Basic documentation and full scope documentation should include more specific information on a group of related parties (Masterfile documentation) and information regarding a particular domestic taxpayer (country specific documentation). Country specific documentation should contain, for example, function and risk analysis and a description of the transfer pricing policy of the taxpayer. This is the common feature of basic and full scope documentation. In addition, full scope documentation, which is intended, among others, also for IFRS reporters, should include, for example, a comparability analysis of controlled and uncontrolled transactions. The process of documenting transfer prices is usually very complex and requires significant effort on the part of taxpayers. Should the taxpayer fail to submit documentation, a penalty of up to 3,000 EUR may be imposed, repeatedly. As new legislation requires (from 1 January 2014) the submission of transfer pricing documentation in only 15 days, upon the request of the Tax Authority, it is best practice for taxpayers to prepare documentation on a contemporary basis.
Advance Pricing Arrangements
Another important aspect of Slovak transfer pricing legislation is the opportunity for taxpayers to have the transfer pricing method approved by the Tax Authority before the controlled transaction is realized. This can be effectuated via the Advance Pricing Arrangement (APA) initiative, which has recently received attention in the form of methodic guidelines issued by the Financial Directorate of the Slovak Republic. Based on the parties involved, the APA can be issued as unilateral, bilateral or multilateral. A unilateral APA involves communication only between a domestic taxpayer and the Slovak Tax Authority. A bilateral APA includes taxpayers and tax authorities in two different countries. Under circumstances involving more than two states it is also possible to initiate a multilateral APA.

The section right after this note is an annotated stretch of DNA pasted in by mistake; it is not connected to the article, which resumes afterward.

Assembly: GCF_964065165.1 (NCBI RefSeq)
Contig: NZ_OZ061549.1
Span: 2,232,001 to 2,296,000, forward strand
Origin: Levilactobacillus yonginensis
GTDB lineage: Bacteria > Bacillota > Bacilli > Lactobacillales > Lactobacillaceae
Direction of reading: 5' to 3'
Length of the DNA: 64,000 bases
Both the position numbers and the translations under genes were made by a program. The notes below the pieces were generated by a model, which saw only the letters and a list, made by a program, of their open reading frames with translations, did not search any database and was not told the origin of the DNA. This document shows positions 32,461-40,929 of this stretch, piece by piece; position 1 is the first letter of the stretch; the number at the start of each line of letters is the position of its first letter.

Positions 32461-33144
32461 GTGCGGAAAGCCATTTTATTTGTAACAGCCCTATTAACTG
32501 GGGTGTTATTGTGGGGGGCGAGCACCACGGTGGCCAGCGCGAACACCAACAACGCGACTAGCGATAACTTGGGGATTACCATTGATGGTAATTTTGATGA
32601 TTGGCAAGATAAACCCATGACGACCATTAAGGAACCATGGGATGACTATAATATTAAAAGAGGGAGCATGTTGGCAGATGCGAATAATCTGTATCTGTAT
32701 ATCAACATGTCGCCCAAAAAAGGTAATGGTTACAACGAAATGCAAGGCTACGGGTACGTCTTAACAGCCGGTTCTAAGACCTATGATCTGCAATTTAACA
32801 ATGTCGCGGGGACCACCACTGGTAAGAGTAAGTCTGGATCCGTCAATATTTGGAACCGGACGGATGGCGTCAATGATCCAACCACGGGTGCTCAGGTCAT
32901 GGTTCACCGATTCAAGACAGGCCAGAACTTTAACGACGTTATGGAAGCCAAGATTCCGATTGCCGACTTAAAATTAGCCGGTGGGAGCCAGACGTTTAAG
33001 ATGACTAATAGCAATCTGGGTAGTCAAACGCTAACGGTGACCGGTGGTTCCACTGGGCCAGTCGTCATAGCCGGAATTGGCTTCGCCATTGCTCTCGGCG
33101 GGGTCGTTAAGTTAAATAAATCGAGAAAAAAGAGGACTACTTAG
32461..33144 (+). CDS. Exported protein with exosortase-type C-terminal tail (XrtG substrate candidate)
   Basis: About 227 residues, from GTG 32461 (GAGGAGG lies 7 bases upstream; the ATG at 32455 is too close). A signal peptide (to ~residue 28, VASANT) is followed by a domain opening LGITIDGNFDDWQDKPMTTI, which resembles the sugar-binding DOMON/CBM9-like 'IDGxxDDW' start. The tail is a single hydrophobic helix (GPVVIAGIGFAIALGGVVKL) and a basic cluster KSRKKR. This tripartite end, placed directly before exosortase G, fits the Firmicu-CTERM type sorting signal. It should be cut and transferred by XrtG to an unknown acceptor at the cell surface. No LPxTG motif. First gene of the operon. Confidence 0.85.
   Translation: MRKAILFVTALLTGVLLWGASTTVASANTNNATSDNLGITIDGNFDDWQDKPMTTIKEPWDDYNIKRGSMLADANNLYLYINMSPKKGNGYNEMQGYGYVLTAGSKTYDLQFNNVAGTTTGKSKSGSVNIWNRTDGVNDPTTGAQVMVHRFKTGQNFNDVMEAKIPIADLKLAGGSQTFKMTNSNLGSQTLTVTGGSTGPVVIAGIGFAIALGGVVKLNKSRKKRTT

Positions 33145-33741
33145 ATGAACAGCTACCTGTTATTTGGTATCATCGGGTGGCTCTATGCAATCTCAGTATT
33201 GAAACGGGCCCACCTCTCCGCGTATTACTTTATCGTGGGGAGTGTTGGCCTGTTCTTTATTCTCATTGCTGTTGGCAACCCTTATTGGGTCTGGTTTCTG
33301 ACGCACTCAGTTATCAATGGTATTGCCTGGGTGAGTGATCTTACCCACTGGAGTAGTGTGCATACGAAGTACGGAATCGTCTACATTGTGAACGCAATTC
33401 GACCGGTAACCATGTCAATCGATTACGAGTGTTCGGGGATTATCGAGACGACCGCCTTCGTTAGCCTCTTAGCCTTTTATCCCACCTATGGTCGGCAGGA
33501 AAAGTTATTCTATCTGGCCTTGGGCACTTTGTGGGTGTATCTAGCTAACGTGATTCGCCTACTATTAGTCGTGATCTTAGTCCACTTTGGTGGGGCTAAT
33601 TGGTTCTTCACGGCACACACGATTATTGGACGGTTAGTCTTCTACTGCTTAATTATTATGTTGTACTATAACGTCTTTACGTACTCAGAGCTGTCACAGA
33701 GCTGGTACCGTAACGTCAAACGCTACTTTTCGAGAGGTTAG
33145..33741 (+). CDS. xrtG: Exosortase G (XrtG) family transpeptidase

Under amended legislation, the APA procedure is subject to a special fee ranging from 4,000 EUR to 30,000 EUR. In addition, taxpayers applying for the APA are required to submit full scope transfer pricing documentation. The APA may be issued for up to 5 tax periods, and may be extended to another 5 tax periods upon request. It should be kept in mind, however, that the APA has to be initiated no later than 60 days before the commencement of the tax period. Therefore, communication with the Tax Authority should be scheduled in such a way that the above deadline is met. At the end of the day, this tax law initiative may be regarded as a feasible way to avoid future transfer pricing disputes and achieve an increased level of legal certainty.
Based on the above, it can be concluded that transfer pricing involves considerable legal aspects and requires comprehensive understanding of the functions performed by the taxpayer and the risks borne. When advising our clients on transfer pricing aspects we stress the importance of contemporaneous transfer pricing documentation and sufficient argumentation for the selection of a particular transfer pricing method. As the OECD is finalizing the first working papers of the BEPS (Base Erosion and Profit Shifting) initiative, it may be expected that the Slovak Republic will continue developing domestic transfer pricing legislation. In such legal environment, we consider it very important to continue following the ongoing debate on transfer pricing issues and to reflect on the outcomes of such developments in the day to day practice of our clients.
Source: JUDr. PhDr. Michal Kočiš, LL.M., Associate, PETERKA & PARTNERS Law Offices
This article is for information purposes only. Under no account can it be considered as either a legal opinion or advice on how to proceed in particular cases or on how to assess them. If you need any further information on the issues covered by this article, please contact PETERKA & PARTNERS, Tel. +421 2 544 18 700; E-mail: firstname.lastname@example.org;
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24. Nov 2014 at 0:00